Atlantic Canada wows audacious callers with astounding natural decor and fascinating artistic destinations. In my view, there are several reasons why Atlantic Canada is special. piecemeal from having a huge list of pail list of effects to do in Atlantic Canada, the sense of the Atlantic region is compellingly indelible

The businesses in Atlantic Canada are

Newfoundland and Labrador
New Brunswick
Nova Scotia
Prince Edward Island
A visit to Canada’s Atlantic businesses provides a warm home hello with swaying accentuations and ready grins. In Atlantic Canada, you ’ll be ate like family. So come, be a part of it, and I ’ll bet that just like me you ’ll long to return. Then are some intriguing data and amazing places in Atlantic Canada.



With a glorious coastline, that to the east is protected by a series of barrier islands and with the rich fruit-growing area of the Annapolis Valley well-matched by cultural and historical attractions and traditions, Nova Scotia (or New Scotland) is a must-see.


Its capital, Halifax, is a welcoming city that’s increasingly renowned for its artsy scene.

Take a peek in the Art Gallery of Nova Scotia to see the Maud Lewis exhibition.

She was an artist who painted in the naive tradition, creating colourful images of oxen and horses pulling wagons through to her famous golden-eyed black cats.

One of Canada’s most famous historic forts is the Halifax Citadel, which is a National Historic Site of Canada.

You can learn about Atlantic Canada history and kids can be a Soldier for a Day.

It may not be obvious but Nova Scotians know how to have fun and Halifax is one of the best cities in Canada to party.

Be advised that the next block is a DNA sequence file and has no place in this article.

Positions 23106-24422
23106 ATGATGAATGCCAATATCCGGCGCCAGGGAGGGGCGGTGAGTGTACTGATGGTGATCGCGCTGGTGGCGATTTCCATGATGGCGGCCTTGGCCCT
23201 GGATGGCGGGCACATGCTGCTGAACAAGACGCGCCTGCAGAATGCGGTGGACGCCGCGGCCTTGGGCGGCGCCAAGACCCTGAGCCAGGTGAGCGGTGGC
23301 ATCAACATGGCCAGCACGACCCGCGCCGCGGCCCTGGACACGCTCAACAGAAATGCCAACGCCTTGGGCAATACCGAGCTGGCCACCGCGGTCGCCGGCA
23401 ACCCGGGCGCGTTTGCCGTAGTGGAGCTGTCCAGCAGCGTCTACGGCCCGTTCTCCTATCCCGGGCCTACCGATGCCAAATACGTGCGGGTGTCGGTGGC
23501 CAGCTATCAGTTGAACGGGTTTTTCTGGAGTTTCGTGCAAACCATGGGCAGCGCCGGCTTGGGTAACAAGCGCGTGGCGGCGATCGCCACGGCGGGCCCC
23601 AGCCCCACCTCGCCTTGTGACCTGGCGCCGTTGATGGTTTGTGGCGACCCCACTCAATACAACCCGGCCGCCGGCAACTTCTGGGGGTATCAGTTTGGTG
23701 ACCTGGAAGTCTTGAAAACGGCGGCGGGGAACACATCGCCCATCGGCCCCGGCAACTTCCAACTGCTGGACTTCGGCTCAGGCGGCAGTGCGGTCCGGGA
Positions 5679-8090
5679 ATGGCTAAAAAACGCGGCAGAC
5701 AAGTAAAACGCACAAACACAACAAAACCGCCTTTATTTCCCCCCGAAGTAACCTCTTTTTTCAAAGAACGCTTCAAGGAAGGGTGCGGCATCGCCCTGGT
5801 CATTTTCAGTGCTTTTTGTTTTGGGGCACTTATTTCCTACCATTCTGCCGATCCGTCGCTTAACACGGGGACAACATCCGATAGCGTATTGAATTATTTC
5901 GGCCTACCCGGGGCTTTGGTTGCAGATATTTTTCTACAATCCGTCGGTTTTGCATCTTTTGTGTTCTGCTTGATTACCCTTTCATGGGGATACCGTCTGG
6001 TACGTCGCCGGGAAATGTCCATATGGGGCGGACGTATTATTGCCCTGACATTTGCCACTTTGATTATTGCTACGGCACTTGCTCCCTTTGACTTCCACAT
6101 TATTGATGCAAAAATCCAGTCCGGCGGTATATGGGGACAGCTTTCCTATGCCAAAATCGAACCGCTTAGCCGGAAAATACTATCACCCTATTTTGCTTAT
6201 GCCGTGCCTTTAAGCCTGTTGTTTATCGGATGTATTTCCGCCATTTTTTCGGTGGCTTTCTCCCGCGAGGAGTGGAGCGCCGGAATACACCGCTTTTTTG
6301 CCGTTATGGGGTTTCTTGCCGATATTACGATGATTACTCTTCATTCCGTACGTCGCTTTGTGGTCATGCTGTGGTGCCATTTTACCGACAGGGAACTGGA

peggys cove in Atlantic Canada
Nova Scotia’s Peggy’s Cove is one of the most beautiful places in Atlantic Canada.

Just west of Halifax is where you’ll find astonishing Peggy’s Cove.

What I thought would simply be a “tourist trap” proved to be a place of great natural beauty boasting not only perhaps the most-photographed lighthouse in Canada, but also a traditional fishing village.

Here buy yourself an example of an authentic Atlantic Canada craft, a whirlygig.

These fanciful wooden carvings of creatures or of fishermen paddling boats, spin and whirl on the wind and make lovely garden ornaments.


colourful houses in Lunenberg
Colourful timber houses in Atlantic Canada’s Lunenberg. Photo: Canadian Tourism Commission

Established in 1753, Lunenburg was designated a UNESCO World Heritage Site because it is the best surviving example of a planned British colonial village in North America.

Soon after its settlement, it became a shipbuilding centre for the Maritimes.

Nowadays, 70 per cent of the original 17th and 18th-century buildings are still extant, meaning the streets of the old village exhibit a genuine historical ambience.

Today, old-town Lunenburg is one of the most colourful villages I’ve had the pleasure to wander.

lunenburg timber ship in a shipbuiding workshop
Atlantic Canada is home to expert shipbuilders.

Scarlet-hued, white-trimmed wooden buildings line the harbour, making a fitting historical backdrop to tall ships such as a replica of Canada’s famed schooner, the Bluenose.

Built as a fishing and racing schooner in 1921, the original ship was never beaten when it raced on the international circuit.

Today Bluenose II joins other ships jostling merrily at their moorings in the harbour.